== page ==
Using the Time Before Auditions

Ty Burrell, who plays Phil in the monumentally successful series Modern Family, said this week: “The real job of an actor is auditioning, not acting. That’s really the day-to-day life. You get the call at 2pm and they want you there by 4.30pm…”

Thankfully, auditions for drama school are not as hurried. The weeks or sometimes months that you are afforded in advance to prepare are priceless and it’s important to use the time discerningly.

When asked what he did to prepare for the role of Coriolanus, Tom Hiddleston said: “The first thing I did was to learn the play inside and out. Words are the key to every role, and for Coriolanus they guide the character’s voice, manner, and even his heartbeat. As I studied the play and became more immersed in it, so many questions arose. Why is he so angry? Why does he hate the people so much?”

Audition Doctor sessions are as much about asking questions as answering them. It’s only through combing the text and thorough inquiry that decisions that are rooted in truth can be made with your character.

As Amy Morgan said in Ideastap: “My advice is just always play the truth of what you’re doing…I tend to look at the text and pick out all the factual detail. For anything subjective that you think might be hinted at, it’s good to talk to the other actors and work that stuff out between you…Usually, if I’m not getting something or it doesn’t feel right it’s because I’m trying too hard – I’m trying to make something up that’s not there.”

This is why drama school applicants find Audition Doctor so useful – auditioning for drama school is largely a solitary process. Aside from the group workshops and warm-ups, it’s you preparing monologues alone. Audition Doctor lessons give you the opportunity to have a creative discussion and obtain professional feedback. Many drama schools don’t offer feedback unless you get to a certain stage of recalls. If you aren’t getting to those stages, it goes without saying that feedback would be incredibly useful.

Whatever choices you have made with your speech, auditions require you to reach necessary emotional states. Hiddleston mentioned: “In the end the greatest struggle with this role was to inhabit the essence of his personality. To ensure I can channel the power of his fury every day has been challenging. He is an immensely angry man – there are a couple of lines that illustrate that in the play, one of those is: “there is no more mercy in him than there is milk in a male tiger.” Every night I am professionally required to roar.”

The more you attend Audition Doctor sessions, the easier it becomes to access the emotion and your subsequent performances become less stilted. The confidence that comes from knowing that you can get to that place also gives you the freedom to push things further and make the kind of bolder decisions that panels are looking for.

When asked what she would tell her younger self, Amy Morgan said: “Not to worry so much. When I left drama school I was so worried about being the right actor all the time. You want to be perfect for every part and be the best person in the room at meetings. Now, when I go into meetings and I’m myself, that’s when I tend to get the job.”

Audition Doctor lessons ensure that the speeches you pick are perfect for you. Playing the truth and accessing the vulnerability required for your speech is something that Audition Doctor concentrates on which generally means you don’t feel like you have to be “perfect”. Perfect is not what drama schools are looking for anyway. They’re ultimately looking for someone who can be honest in their performance which is what Audition Doctor lessons are all about.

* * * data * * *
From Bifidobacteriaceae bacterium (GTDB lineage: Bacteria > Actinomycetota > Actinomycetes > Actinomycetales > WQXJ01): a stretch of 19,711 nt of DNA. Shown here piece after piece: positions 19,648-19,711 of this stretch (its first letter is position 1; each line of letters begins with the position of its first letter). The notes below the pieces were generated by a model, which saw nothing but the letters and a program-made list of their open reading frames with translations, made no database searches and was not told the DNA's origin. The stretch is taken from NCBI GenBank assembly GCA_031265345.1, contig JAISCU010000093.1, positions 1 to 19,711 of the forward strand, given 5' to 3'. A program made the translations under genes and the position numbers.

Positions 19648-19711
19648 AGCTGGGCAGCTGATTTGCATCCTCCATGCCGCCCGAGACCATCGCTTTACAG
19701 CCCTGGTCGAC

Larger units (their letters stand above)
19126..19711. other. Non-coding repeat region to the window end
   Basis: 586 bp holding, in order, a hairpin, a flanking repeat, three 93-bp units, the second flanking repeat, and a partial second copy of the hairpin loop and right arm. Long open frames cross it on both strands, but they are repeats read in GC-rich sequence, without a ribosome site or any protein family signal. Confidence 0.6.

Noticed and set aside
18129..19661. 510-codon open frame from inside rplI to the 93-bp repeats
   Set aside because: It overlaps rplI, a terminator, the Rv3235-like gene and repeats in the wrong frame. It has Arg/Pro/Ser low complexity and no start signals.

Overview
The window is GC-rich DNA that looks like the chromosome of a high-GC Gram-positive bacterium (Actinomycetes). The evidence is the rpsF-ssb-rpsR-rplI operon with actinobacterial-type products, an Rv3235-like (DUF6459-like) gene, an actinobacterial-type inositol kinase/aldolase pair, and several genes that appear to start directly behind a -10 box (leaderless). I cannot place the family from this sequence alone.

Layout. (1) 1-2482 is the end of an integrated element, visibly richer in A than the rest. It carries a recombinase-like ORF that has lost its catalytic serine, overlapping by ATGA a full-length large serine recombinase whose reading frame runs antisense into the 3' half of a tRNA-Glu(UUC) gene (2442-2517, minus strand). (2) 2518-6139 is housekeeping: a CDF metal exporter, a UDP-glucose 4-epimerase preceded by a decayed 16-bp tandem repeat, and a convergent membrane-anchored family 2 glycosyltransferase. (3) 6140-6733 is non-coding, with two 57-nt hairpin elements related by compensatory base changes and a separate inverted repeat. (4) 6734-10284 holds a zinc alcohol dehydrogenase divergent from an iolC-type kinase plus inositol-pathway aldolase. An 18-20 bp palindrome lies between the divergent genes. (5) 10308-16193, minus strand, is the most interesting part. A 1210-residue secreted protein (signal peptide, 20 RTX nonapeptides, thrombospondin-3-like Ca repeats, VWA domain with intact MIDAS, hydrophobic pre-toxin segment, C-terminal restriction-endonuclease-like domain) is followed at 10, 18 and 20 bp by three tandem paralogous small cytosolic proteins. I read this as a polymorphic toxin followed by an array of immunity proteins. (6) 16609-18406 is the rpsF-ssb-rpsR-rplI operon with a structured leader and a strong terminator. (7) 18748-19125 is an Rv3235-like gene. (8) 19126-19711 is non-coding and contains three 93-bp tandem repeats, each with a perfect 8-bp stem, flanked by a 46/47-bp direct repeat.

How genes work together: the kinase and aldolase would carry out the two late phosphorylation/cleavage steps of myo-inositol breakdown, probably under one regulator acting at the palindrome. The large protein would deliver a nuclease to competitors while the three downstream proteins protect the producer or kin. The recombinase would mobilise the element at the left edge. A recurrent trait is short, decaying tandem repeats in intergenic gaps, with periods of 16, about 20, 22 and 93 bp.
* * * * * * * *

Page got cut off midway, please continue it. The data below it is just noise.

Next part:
Drama School – Not Just for Rich Kids

This year has seen the success of the likes of Tom Hiddleston, Benedict Cumberbatch, Harry Haddon-Paton and Harry Lloyd -all unquestionably talented and all from the same demographic – privately educated and middle-class. One could argue that the theatrical profession was ever thus, with many actors requiring financial support from drama school training to well after the “break-in years”. Even though many drama schools now offer foundation courses, two-year courses and one year MAs, the tuition fees are still punishingly high. Wealthy parents almost seem like a prerequisite to becoming a professional actor. However, there has been a movement within the industry to encourage its practitioners to come from all sectors of society.

David Morrissey and Julie Walters recently raised concerns that sky-high drama school fees and the disappearance of grants were consequently increasing the impossibility of working-class actors to train at drama school. Even the head of the Central School of Speech and Drama acknowledged that there was a risk of drama schools becoming a “repository for the privileged.” As a result, the eminent actress Clare Higgins, has announced plans to open her own drama school that will train actors for free.

“We cannot go on like this any longer where only rich people can afford to train in the arts, so we have to get out here and make it change now. I’m not going to get political about it, but all I am going to say is that there is a dearth of training for people who don’t have independent wealth or rich parents. We are aiming to stop that in its tracks.”

It is inevitable that the social background of drama school graduates will directly affect the type of plays that get put on. Lynn Gardner opined that “the Royal Court writing of the 60s would not have thrived without the influx of exciting actors from less privileged backgrounds coming out of drama schools.”

The view that theatre aims to reflect the human condition and effectively “hold a mirror up to nature” was disproved by one columnist in the Stage who questioned: “How can theatre reliably examine say, Cameron’s cabinet when there are more old-school ties among its members than on his front bench?”

Ultimately, professional training should not be an elitist privilege with opportunities to pursue a career in the arts open only to those with ample means. Yet drama schools are not the only places where training can be offered. Apart from private lessons, Audition Doctor offers group sessions from Meetup to Introduction to Acting and Acting- An In-Depth Approach where fees are reasonable and you don’t have to have a rich parent to receive peerless teaching.